In the smoldering ruins of a children’s clothing store, signs of Russian desperation emerge

But the Kremlin is showing growing signs of frustration in its failure to take not just Kiev but any other major city, and preparations are clearly underway for a more concerted assault.

Large amounts of artillery, including a TOS-1 thermobaric rocket launcher, have been seen moving south from Belgorod towards the Kharkiv front in recent days. Fighter jets were seen over the city on Monday.

For all its horror and criminality, Monday’s attack was not sustained – perhaps it was a demonstration of what might be in store if the resistance continues, rather than an all-out assault.

In many other parts of this great city, life went on – in a hushed, frightened way – as normally as possible.

“We are fine, it was not near us. It’s as usual as here,” said a resident of another suburb heavily affected by the fighting and shelling the day before.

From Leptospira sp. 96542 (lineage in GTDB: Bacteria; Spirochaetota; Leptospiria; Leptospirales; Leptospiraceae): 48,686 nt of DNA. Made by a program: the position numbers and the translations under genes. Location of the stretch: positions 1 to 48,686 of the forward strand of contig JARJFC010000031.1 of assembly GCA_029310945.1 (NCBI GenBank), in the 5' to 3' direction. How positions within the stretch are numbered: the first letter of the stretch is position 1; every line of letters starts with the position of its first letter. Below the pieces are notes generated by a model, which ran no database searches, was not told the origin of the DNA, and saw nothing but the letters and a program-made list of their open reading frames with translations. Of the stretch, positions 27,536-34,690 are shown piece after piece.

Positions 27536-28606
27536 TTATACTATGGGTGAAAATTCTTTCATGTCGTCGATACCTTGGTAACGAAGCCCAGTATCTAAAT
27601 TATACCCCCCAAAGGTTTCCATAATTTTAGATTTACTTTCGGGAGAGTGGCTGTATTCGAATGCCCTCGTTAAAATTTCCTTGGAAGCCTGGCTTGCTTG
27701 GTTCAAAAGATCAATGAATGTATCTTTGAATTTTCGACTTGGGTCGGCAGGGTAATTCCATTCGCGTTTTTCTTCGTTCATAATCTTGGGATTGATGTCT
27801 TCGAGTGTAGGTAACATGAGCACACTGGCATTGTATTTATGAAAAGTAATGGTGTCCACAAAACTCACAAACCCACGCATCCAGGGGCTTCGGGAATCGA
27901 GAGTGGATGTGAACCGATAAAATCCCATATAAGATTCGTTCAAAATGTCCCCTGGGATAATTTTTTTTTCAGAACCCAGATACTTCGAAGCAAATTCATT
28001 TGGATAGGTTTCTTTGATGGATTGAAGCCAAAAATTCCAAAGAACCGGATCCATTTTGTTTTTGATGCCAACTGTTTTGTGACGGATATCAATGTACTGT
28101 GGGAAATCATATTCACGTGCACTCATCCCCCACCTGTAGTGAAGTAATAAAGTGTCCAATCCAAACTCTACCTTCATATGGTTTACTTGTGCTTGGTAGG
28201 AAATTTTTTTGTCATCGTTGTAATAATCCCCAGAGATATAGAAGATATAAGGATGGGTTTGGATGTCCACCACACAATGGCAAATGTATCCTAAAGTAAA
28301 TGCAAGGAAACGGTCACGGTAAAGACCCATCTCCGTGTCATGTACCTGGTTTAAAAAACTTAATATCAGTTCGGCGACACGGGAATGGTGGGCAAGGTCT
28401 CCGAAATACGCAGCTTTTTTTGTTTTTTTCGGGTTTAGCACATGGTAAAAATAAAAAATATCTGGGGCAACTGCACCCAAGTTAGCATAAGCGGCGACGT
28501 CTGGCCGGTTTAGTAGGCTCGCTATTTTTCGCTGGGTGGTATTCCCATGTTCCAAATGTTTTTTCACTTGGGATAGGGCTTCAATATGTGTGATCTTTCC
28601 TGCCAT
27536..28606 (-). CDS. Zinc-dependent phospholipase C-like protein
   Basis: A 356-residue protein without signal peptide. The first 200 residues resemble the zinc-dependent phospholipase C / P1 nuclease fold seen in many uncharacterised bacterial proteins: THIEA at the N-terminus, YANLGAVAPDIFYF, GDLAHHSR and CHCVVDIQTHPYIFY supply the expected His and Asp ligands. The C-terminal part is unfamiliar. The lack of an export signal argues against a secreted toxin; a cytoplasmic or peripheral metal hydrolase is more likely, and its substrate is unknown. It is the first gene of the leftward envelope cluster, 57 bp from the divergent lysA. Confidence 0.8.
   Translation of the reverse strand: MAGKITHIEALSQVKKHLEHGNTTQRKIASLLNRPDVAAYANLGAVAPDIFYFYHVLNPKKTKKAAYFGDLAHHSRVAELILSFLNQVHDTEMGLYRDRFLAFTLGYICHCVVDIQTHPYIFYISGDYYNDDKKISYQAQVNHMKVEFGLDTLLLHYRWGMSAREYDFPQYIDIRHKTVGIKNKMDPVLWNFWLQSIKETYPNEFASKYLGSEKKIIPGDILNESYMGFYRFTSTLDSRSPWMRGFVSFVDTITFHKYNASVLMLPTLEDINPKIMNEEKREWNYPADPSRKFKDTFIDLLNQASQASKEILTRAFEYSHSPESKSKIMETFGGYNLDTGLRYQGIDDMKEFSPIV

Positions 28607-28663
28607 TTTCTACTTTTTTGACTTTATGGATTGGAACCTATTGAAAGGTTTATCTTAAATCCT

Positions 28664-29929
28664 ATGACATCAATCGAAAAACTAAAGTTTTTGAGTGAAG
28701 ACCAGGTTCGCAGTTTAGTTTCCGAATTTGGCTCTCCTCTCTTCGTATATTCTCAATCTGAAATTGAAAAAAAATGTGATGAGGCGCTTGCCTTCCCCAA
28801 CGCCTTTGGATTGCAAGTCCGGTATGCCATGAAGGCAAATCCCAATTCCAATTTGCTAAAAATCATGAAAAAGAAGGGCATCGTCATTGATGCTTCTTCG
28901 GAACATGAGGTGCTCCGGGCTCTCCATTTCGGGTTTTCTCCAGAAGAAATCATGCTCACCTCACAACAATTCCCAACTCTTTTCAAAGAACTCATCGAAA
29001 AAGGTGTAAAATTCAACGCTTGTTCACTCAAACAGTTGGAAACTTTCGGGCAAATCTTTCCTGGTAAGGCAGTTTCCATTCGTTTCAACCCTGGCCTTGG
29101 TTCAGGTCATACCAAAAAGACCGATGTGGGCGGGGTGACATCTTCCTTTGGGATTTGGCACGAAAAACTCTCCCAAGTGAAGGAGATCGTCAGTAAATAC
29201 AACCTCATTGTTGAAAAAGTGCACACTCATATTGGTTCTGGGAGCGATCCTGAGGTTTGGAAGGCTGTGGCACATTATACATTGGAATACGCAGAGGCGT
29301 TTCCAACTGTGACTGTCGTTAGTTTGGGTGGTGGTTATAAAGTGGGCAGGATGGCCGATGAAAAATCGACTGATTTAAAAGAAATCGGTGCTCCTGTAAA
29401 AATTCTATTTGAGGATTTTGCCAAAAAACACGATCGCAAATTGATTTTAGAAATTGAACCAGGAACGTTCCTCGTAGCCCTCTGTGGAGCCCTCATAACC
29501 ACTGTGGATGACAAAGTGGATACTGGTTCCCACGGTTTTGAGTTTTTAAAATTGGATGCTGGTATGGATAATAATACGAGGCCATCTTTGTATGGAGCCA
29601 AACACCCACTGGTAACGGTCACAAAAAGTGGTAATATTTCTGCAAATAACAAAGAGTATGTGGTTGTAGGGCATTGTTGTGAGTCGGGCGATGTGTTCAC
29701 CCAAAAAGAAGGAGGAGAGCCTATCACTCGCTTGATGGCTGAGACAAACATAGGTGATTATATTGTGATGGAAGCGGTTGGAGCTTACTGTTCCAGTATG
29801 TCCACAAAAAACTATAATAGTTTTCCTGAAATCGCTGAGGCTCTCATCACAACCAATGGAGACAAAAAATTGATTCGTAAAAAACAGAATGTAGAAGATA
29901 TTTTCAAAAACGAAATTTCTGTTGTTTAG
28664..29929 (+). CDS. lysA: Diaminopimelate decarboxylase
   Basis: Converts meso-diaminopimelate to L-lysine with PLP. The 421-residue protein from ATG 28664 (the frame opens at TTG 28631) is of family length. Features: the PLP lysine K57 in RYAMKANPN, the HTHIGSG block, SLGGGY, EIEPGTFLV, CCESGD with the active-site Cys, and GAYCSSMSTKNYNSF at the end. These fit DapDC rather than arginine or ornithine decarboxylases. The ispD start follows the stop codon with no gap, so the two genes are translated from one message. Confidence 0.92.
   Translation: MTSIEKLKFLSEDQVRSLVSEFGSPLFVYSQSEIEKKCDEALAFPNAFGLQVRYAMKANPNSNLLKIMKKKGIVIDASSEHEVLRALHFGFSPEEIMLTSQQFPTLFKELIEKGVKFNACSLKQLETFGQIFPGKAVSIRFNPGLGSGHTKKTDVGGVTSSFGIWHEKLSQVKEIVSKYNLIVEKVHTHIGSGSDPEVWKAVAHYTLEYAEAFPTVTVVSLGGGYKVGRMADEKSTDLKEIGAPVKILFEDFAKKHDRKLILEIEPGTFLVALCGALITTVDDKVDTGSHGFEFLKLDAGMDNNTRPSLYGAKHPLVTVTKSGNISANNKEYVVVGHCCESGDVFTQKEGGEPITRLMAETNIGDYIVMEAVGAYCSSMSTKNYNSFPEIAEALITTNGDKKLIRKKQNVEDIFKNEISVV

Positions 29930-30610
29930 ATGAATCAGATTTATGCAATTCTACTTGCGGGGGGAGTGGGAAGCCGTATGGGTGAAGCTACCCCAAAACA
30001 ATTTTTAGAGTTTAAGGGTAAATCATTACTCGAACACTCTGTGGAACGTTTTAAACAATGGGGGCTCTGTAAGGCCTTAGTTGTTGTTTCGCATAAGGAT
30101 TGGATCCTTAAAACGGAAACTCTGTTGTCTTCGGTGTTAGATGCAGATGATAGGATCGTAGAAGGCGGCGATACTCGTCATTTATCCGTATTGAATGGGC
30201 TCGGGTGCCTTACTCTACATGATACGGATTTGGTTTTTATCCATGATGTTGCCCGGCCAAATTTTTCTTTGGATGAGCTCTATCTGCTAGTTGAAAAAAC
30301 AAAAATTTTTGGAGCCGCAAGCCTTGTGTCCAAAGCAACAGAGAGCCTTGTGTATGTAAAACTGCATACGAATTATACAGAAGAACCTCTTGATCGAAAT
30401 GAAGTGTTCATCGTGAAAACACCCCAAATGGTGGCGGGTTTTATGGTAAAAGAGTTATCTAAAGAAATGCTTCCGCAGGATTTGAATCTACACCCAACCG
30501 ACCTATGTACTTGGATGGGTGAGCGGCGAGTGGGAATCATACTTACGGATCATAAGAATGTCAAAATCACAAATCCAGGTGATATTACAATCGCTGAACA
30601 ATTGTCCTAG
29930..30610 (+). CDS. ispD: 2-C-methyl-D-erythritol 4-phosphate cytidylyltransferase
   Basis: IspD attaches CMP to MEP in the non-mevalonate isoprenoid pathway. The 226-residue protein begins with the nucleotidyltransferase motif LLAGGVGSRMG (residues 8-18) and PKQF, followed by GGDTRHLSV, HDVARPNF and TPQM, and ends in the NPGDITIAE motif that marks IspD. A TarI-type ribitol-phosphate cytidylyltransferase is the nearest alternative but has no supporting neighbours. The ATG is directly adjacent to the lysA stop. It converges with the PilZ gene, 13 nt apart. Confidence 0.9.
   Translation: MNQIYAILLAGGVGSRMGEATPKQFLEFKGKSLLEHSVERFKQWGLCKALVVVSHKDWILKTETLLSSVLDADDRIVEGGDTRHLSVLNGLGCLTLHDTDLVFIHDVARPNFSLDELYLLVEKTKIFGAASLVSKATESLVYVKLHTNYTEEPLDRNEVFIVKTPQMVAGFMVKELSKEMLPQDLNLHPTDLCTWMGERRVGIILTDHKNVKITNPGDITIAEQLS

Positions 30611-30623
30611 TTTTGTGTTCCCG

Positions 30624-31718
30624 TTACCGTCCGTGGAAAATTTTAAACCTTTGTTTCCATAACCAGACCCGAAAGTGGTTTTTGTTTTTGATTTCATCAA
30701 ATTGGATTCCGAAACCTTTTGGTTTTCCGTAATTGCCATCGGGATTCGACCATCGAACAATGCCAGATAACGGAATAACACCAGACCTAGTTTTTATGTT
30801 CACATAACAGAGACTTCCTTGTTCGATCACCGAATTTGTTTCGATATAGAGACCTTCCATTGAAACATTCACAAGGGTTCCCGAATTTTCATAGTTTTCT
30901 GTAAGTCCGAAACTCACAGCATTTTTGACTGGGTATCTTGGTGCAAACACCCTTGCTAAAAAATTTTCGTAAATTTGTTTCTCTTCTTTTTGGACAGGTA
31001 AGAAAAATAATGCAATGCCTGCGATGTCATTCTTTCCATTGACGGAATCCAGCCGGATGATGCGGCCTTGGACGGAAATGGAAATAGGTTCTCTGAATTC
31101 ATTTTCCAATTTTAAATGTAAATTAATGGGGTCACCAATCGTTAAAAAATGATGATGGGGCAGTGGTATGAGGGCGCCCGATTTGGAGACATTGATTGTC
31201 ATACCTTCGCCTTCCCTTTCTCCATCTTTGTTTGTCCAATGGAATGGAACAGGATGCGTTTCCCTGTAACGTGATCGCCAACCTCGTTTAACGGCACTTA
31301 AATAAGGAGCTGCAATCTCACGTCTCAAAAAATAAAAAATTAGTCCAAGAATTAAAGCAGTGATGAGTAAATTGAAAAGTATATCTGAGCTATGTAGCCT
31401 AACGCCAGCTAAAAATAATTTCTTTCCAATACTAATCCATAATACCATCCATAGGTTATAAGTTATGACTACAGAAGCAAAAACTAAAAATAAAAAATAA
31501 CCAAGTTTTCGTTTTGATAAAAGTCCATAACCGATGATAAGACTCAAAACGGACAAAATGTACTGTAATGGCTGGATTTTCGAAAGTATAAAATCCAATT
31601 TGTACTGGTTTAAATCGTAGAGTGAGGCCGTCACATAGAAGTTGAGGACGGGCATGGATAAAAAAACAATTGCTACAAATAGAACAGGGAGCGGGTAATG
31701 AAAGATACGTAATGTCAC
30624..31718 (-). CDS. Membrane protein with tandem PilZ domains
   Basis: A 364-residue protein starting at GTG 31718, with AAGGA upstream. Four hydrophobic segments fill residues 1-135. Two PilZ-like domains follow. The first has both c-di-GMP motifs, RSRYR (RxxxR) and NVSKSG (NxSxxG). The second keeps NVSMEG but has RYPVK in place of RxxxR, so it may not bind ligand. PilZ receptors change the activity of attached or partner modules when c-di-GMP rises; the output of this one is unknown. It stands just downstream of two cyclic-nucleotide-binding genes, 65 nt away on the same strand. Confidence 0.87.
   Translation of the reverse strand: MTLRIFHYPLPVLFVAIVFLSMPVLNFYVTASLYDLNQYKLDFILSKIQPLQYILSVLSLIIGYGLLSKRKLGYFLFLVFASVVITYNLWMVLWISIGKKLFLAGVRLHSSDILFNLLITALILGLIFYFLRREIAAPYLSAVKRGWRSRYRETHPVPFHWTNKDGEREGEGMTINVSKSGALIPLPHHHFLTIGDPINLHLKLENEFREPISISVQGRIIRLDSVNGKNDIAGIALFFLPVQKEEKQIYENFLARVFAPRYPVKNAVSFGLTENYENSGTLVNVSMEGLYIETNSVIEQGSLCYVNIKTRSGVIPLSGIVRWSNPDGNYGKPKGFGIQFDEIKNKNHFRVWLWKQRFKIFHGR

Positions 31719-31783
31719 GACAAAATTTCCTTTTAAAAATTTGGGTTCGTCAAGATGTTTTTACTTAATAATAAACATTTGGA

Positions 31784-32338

“But they totally did in our school. And looting becomes a problem. When it started, everyone went shopping and stocked up, but now those supplies are running out.

He was skeptical of the dangers of a siege. “They’re not going to turn this city into Grozny. They don’t need that,” he said, pointing out that the only shells that fell near his house appeared to be stray shells.

The charred remains of school number 234, which burned down on Sunday evening, have become another widespread symbol of the battle for Kharkiv.

Some sources said it had been damaged by shelling.


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